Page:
New Jersey blogger considered a journalist under state Shield Law

Lilly Chapa | Reporter's Privilege | News | April 16, 2013

A New Jersey blogger qualifies for protection under the state’s shield law and does not have to reveal the names of government officials she accused of wrongdoing, a judge ruled.

Union County Superior Court Judge Karen Cassidy quashed county prosecutors’ subpoena served on blogger Tina Renna, who runs the website The County Watchers. Prosecutors sought the names of 16 local government officials Renna accused of misusing county generators after Hurricane Sandy in a December blog post. Cassidy ruled that Renna passed a three-part test that determines whether someone qualifies as a journalist and should receive protection under the shield law.

In the opinion, Cassidy considered the three factors: whether Renna had a connection to news media, whether her purpose was to gather or disseminate news, and whether she obtained her information through “professional newsgathering activities.”

“These original posts are arguably newsworthy and constitute ‘news’ under the Statute,” Cassidy wrote in her opinion released Friday. “In addition, her method of talking to sources, attending freeholder meetings, and using Open Public Records Act requests ... is sufficiently similar to the methods used by traditional news media entities.”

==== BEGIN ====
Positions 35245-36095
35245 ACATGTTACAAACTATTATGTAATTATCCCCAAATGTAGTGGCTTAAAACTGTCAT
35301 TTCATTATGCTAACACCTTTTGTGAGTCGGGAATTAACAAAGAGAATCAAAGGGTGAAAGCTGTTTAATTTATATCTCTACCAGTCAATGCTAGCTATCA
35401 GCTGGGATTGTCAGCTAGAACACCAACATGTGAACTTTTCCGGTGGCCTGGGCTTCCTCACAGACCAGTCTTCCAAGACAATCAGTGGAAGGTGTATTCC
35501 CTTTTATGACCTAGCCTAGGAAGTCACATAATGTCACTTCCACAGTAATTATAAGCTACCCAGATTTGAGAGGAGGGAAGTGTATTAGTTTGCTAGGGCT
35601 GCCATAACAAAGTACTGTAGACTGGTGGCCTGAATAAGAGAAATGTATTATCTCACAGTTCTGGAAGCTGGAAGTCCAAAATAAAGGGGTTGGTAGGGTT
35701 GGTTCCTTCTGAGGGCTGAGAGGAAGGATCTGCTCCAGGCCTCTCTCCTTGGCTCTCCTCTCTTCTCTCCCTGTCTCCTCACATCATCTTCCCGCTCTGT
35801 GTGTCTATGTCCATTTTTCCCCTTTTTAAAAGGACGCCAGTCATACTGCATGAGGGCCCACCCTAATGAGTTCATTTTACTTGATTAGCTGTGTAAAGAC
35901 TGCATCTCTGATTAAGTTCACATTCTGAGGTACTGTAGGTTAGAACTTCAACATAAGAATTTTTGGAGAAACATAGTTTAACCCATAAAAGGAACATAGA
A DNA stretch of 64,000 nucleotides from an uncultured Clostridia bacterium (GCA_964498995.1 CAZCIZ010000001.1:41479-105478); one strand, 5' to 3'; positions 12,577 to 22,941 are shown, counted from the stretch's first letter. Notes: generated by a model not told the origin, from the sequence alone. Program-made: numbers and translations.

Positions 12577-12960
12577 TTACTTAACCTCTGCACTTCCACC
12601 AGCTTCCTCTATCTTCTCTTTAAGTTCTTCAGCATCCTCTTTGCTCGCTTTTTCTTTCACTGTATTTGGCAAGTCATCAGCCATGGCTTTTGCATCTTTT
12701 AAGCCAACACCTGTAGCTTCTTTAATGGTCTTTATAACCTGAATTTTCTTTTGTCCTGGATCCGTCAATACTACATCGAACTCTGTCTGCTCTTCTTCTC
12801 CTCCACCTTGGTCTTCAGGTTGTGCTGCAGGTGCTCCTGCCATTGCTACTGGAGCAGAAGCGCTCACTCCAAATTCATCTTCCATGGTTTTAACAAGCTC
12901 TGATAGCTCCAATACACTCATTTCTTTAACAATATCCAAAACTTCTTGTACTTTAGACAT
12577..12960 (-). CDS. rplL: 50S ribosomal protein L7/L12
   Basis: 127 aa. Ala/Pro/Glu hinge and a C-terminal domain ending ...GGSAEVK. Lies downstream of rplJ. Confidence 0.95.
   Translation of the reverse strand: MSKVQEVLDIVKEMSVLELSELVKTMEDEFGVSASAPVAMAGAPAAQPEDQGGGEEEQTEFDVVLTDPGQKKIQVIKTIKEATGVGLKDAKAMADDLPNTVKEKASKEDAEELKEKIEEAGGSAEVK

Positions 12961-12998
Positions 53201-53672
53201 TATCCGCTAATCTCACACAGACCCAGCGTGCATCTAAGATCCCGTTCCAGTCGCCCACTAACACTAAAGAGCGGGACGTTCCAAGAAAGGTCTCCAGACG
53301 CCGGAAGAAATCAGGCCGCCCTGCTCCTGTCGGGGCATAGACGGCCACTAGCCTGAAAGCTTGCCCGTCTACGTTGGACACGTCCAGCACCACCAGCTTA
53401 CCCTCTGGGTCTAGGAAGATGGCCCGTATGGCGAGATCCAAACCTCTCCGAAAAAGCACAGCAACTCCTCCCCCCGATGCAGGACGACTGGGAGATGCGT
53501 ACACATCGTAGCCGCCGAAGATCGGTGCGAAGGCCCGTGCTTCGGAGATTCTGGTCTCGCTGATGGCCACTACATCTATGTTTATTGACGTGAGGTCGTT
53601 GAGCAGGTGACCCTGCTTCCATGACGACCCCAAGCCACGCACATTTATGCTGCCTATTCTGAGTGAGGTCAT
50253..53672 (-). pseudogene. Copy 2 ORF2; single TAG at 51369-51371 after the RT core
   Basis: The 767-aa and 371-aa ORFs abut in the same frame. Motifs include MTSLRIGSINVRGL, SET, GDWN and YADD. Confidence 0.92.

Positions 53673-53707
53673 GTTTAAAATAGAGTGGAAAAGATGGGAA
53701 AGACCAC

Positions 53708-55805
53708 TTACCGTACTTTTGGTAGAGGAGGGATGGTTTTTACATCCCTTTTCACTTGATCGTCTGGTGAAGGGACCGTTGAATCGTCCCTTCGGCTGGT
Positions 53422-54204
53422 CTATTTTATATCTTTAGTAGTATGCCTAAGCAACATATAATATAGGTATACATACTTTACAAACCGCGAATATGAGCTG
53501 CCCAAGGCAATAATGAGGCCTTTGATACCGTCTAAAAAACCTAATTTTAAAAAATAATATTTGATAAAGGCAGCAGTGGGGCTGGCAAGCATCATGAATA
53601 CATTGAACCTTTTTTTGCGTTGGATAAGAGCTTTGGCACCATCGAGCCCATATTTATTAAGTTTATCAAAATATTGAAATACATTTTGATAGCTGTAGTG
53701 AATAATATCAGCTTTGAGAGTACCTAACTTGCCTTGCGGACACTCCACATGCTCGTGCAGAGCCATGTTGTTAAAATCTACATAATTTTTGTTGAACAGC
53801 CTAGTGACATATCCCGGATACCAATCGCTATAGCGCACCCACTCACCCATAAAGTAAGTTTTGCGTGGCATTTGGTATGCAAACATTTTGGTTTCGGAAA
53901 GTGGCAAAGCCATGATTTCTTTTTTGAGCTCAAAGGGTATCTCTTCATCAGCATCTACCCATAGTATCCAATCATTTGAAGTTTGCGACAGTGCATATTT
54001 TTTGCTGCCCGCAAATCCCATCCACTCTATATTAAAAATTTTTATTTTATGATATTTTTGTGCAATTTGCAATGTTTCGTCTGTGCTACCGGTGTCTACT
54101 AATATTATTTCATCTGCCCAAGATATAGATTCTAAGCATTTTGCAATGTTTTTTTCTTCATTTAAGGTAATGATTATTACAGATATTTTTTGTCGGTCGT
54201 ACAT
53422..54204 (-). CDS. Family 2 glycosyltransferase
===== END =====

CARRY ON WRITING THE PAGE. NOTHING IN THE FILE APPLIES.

The decision came after Cassidy heard arguments from Renna and Union County prosecutor Theodore Romankow in late February. Romankow has publicly questioned whether Renna made up the accusations and invoked the shield law so that she would not be caught.

“Personally, I believe she was caught in a lie and chose to waste time and money by hiding,” the prosecutor told the news website NJ.com on Friday.

In court, Romankow said Renna cannot be considered a journalist because many of her posts are unprofessional and related to her personal involvement in local politics.

Renna argued that she is a journalist and should be protected under New Jersey’s shield law – one of the strongest in the nation. The blogger said she was concerned that handing over the officials' names would allow prosecutors to figure out her sources.

“If they would have forced me to reveal my sources they would have shut me up,” Renna said in an interview. “Who would talk to me if they had to worry about me having to reveal them? I believe that was their goal: to shut down our blog.”

Despite the blog’s self-proclaimed advocate status and some posts “devolv[ing] into ad hominem attacks characterizing county employees as ‘psychopaths,’” Cassidy found that Renna’s website met all three factors to qualify as a journalist.

Renna said she hopes the decision will make it easier for other citizen journalists in similar situations.

“I was happy to be able to prevail and cobble together resources to fight [prosecutors], because not every citizen blogger and watchdog journalist can muster that together,” Renna said. “Hopefully this will pave the way for them.”